Trump on Why He Refuses to Be Tested for Coronavirus: It’s No Big Deal

The president claims he feels ‘extremely good’ and shows ‘no symptoms’ after having direct contact with two members of Congress who were exposed to coronavirus.

AceShowbizDonald Trump has said there’s no reason to be worried about his health, despite public’s concern. The president, who previously refused to answers question about whether he has been tested for the coronavirus, has explained why he doesn’t feel the need to be tested.

“I don’t think it’s a big deal,” he told CNN on Tuesday, March 10. Stating that he “would do it” if it’s needed, right now he doesn’t “feel any reason” to do it because he feels “extremely good.” He continued stressing his good health, saying that he has “no symptoms, no anything.”

The president sparked concern about his health after two members of Congress who had direct contact with him, Matt Gaetz and Douglas A. Collins, admitted to have been exposed to a person who has been tested positive for the illness. Both lawmakers immediately put themselves in self-quarantine, but on Tuesday afternoon Gaetz announced that he has tested negative for coronavirus.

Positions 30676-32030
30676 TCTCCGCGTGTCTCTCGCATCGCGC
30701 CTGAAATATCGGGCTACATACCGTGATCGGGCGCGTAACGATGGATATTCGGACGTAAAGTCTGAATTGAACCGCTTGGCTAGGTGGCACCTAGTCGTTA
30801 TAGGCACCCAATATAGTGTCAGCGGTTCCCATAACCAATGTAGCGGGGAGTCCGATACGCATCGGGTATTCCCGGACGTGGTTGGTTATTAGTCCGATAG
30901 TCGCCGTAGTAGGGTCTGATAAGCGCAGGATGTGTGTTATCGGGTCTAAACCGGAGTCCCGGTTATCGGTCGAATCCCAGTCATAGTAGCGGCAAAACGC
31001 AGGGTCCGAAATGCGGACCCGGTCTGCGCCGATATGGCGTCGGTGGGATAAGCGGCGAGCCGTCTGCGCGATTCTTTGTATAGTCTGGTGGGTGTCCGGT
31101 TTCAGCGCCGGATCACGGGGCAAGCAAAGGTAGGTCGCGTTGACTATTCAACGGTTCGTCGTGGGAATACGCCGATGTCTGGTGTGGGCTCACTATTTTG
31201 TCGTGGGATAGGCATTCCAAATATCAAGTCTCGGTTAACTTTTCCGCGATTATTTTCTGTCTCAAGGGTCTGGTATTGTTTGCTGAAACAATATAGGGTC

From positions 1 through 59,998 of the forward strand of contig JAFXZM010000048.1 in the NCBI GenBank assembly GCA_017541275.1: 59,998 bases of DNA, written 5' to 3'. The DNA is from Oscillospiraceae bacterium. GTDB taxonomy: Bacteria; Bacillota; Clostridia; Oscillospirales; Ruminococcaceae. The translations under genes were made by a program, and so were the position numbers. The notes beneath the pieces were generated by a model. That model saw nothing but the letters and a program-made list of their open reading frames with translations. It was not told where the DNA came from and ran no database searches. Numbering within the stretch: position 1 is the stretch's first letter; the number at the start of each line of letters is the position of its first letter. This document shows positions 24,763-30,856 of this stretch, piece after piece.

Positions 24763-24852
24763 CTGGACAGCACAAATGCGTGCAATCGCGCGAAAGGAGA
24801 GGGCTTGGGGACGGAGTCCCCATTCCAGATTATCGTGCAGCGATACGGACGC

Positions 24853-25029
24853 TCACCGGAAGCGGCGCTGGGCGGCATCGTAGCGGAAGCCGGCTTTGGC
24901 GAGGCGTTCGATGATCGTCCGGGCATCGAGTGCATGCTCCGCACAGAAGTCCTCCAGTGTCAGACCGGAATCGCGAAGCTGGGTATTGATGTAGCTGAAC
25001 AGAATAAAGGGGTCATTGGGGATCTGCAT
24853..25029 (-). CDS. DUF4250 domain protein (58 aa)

However, it was Trump’s refusal to answer the press’ question on Monday that left people confused. “This is y’all president refusing to answer an important question,” one commented on the news. Another raised a wild speculation, “So he has it & don’t wanna tell nobody.” Someone else slammed him for ignoring the important question, “why he just couldn’t answer the damn question Yes or No.”

On late Monday, White House press secretary Stephanie Grisham released a statement that basically also claimed that Trump didn’t need to be tested, “The President has not received COVID-19 testing because he has neither had prolonged close contact with any known confirmed COVID-19 patients, nor does he have any symptoms,” it read.

“President Trump remains in excellent health, and his physician will continue to closely monitor him,” the statement continued. “Per current CDC guidelines medical professionals should base testing decisions on patient symptoms and exposure history.”

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